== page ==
How to get a mortgage if you have bad credit history

13th February, 2017

It can be difficult to find a lender willing to offer you a mortgage if you have had past credit problems. But all is not lost – new lenders are coming into the market catering for these people, especially those who have repaid their credit.

Our Director Michelle Niziol advises on what you can do in What Mortgage magazine.

Getting a mortgage can be a minefield, especially if you have never done it before. The maze of knowing how much you can afford to borrow, how much you can afford to pay back each month, how long you want to pay your mortgage for and everything else that comes with it, can be daunting and unfathomable.

Since the global financial crisis in 2008 there has been a number of changes to the mortgage process which mean that lenders have to be more responsible about how they lend money and who they lend it to.

The introduction of the Mortgage Market Review in 2014 and the requirement for lenders to have more stringent stress tests in place, has meant that those applying for a mortgage now should be better protected against a hike in interest rates or a market crash than before the credit crisis. This is because lenders have to test your affordability and your ability to pay back your mortgage, based on current interest rates and any future hikes.

Whilst affordability is important to lenders, so too is your ability to pay back the loan.

Lenders are looking for applicants who can prove they are able to manage their finances – being able to show you can live within your means, pay bills on time, borrow money and pay it back when you are meant to.

But what do you do if you haven’t got a squeaky clean credit history? Maybe you haven’t been paying your bills, you’ve had a County Court Judgement (CCJ) against you or have been declared bankrupt.
Unfortunately, a blemished credit history is likely to lead to your mortgage application being declined by the majority of high street and mainstream lenders.

If you are declined, it is best to seek advice from an independent mortgage adviser about your next steps, as applying to a number of other lenders and being declined again in a short space of time, will also have an adverse effect on your credit file.

New lenders

There is some good news though. Over the past year there has been a significant increase in adverse credit providers, such as Provident Financial, Magellan Home Loans and Pepper Home Loans. These lenders are niche, specialist providers of home loans known as adverse credit or what used to be called sub-prime mortgages.

This type of mortgage typically has a much higher interest rate than conventional mortgages, often three or four times more, sometimes up to a rate of 8%. Whilst this may not seem fair or appropriate for people who have a history of bad credit, the lender is taking a greater risk with its money and therefore will charge more against the risk.

It is also worth noting that lenders will expect you to provide a much larger deposit than conventional mortgage borrowers, typically around 30% but some require only 15%.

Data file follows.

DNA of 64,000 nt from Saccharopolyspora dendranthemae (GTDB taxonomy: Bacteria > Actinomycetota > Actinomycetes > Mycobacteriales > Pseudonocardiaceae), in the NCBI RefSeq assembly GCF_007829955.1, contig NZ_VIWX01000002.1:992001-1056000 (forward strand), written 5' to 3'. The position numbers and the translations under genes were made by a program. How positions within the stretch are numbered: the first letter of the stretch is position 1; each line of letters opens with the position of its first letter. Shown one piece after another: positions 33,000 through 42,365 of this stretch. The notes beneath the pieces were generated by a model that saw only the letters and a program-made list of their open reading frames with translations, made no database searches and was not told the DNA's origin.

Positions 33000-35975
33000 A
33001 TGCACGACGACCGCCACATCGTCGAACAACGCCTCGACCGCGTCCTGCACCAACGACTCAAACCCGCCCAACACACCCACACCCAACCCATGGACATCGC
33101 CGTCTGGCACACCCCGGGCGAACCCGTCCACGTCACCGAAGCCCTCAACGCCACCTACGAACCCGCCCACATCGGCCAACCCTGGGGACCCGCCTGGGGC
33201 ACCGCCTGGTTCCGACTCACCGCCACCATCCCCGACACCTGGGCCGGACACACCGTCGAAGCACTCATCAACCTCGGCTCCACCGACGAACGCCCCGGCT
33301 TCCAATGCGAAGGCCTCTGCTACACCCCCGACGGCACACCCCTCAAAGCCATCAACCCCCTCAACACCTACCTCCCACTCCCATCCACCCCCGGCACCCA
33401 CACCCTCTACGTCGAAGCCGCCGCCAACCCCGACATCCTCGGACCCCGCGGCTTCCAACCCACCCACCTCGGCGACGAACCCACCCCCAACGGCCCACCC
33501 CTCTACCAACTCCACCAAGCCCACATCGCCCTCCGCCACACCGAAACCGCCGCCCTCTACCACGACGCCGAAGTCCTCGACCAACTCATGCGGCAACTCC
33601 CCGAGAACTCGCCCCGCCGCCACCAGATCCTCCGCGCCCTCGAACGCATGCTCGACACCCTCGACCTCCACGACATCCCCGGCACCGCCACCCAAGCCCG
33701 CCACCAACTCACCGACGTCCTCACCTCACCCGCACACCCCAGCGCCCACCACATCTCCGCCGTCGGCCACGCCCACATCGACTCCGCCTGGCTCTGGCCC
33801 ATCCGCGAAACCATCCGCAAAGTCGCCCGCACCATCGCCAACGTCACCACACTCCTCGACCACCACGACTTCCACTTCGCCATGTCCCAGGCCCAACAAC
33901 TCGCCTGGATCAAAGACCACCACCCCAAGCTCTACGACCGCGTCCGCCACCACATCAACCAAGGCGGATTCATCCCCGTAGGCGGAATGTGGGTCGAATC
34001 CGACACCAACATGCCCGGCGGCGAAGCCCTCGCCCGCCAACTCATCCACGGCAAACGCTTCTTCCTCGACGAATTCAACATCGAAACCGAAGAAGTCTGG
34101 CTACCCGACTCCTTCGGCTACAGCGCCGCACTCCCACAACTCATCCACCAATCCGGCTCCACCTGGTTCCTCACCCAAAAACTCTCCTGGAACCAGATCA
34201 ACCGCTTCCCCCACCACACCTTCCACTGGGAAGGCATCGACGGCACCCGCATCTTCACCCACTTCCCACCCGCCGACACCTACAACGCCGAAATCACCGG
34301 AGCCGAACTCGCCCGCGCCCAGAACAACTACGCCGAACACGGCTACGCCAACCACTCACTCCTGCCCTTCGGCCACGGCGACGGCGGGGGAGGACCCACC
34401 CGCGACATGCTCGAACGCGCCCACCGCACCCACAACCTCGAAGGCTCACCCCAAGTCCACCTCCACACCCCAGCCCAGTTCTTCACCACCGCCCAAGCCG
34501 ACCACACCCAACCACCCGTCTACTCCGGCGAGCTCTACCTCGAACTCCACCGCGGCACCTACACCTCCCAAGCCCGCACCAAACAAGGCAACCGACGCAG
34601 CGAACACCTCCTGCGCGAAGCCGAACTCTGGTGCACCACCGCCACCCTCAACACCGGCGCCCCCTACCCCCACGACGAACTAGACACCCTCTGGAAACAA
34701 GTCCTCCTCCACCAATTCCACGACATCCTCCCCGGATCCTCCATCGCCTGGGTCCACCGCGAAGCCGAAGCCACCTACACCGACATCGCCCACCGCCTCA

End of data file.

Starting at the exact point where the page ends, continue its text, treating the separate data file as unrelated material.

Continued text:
Although there is a growing range of mortgage lenders and products on the market for those with a poor credit rating, we would always recommend that you seek advice from a mortgage broker before doing anything. They can review your credit score, find out what your options are and work out the best plan forward for your individual circumstances.

Repair your credit

If you know you can’t get a conventional mortgage because of your history, we would always recommend taking the time to get your finances in order. This is so you are best placed to get a conventional mortgage at a later date or at least a better rate on an adverse credit mortgage product.

Give yourself more time to save for a larger deposit and improve your credit history by showing that what happened in the past was a blip on your record and not a representation of how you manage your finances now.

For example, get a credit card with a £200 limit and use it for your petrol, making sure a direct debit is set up to repay it each month. That way you can show lenders that you can organise your finances and repay and manage credit. However, you should avoid multiple applications for credit facilities as this would adversely impact your credit score.

By taking steps like this to repair any past damage you are likely to get a better interest rate on your mortgage.

Fix your mortgage

The option to fix your mortgage interest rate may be worth considering, especially if you have a history of missed payments. The rate you pay, and the monthly repayments, stay the same for whatever the fixed rate term is, for example, two, three or five years. This will ensure that there is certainty for that period of time, after which the option to review is available.

Think ahead

Bank statements are also extremely important when applying for a mortgage. You will need to present three months of bank statements as evidence of your outgoings and again, how you manage your finances.

You should make sure that you are not going over your authorised overdraft limit and ideally not in your overdraft at all. Make sure you have no bounced direct debits or late charges.
It is also vital to ensure you are on the electoral role.

We work with customers almost a year in advance of them purchasing a property and getting a mortgage. This is so we can understand their financial and personal circumstances completely. Not just looking at their circumstances now but what the future might look like – a couple looking to start a family or an elderly couple looking to retire and downsize. Every situation is different.